I'll admit, planning any trip can feel like a daunting task. There are so many variables to consider, so much preparation, but the end result is so worth it (read: there are still bound to be f*ck ups). Europe was no different.
I wanted to go to London since I was a little girl watching the Olsen twins in the direct-to-video film Winning London. It had a lasting effect, similarly to the way Passport to Paris did. I was going to delay my travels until 2019, but ultimately decided why should I wait any longer? I can work anywhere, the nature of my life warrants flexibility, so I am finally free to move like the water I have always felt a special connection to. And so, I decided to start planning my long lusted after trip to London, England with plans to also stop in Paris.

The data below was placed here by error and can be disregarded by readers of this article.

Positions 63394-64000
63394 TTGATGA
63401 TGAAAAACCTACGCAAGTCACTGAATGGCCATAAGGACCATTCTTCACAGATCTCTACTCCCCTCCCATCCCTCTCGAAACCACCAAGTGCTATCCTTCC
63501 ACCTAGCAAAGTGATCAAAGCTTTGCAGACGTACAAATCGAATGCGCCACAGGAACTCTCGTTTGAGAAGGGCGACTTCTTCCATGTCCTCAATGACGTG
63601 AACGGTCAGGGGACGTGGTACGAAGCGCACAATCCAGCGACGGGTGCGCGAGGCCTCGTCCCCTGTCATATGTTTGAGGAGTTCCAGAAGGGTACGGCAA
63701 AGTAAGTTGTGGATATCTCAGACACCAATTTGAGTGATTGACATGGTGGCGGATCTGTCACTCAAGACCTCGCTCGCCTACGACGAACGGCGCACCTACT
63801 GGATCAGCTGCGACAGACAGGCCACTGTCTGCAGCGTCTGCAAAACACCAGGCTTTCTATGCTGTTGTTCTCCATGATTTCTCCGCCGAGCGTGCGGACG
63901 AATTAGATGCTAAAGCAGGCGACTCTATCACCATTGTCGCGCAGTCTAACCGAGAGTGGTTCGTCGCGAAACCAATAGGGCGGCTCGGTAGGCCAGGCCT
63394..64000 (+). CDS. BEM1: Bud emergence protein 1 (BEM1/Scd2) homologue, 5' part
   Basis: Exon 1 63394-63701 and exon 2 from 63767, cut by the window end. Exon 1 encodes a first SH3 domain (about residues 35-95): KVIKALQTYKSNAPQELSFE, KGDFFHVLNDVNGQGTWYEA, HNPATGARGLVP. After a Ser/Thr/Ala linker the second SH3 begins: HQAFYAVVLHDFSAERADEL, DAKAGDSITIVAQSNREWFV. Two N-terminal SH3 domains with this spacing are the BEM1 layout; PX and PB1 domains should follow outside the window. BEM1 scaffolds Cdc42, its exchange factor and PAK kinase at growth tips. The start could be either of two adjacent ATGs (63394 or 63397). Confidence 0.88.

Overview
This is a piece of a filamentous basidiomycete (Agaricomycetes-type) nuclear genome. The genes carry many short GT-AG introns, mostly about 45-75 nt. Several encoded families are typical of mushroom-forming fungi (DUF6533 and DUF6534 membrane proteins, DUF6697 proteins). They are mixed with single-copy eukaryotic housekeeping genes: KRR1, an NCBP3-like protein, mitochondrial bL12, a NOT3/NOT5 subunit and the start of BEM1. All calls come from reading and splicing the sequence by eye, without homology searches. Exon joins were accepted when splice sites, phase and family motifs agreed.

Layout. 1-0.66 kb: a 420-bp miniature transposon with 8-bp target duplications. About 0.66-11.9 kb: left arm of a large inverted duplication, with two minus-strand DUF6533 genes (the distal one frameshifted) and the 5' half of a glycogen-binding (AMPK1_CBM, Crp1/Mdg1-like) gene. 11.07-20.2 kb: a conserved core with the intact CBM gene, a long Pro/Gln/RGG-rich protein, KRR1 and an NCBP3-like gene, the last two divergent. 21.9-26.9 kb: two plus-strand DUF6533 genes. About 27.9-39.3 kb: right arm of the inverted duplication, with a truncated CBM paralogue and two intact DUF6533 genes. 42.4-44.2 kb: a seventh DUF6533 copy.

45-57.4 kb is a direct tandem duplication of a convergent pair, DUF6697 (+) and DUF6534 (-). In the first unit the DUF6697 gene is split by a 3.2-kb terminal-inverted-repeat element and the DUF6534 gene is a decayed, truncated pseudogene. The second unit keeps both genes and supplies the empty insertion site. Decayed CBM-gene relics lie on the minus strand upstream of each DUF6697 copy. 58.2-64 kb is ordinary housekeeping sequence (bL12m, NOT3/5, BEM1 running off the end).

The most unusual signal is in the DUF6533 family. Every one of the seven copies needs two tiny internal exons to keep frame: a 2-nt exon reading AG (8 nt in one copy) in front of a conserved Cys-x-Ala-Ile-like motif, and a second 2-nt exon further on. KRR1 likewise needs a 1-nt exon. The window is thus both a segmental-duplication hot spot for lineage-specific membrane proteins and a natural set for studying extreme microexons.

Initially, I chose April, but after a death in the family inspired me to press pause for just a bit, reconnect to what I really want (hello, apartment), and second-guess traveling this year once again altogether, I was going to cancel. But luckily, my heart sang a different tune and I decided to sing to that instead - opted for October, paid the $308 fee to change my flight, and was London-bound for the fall.
And for those of you who might be feeling overwhelmed by the planning of it all, I've done some of the necessary work for you by gathering some of the tips that helped me plan my first European travel excursion. Check 'em out below:
Do All The Necessary Prep Work Ahead Of Time
Arriving at St. Pancras International in London
Photo Cred: Terrence Porter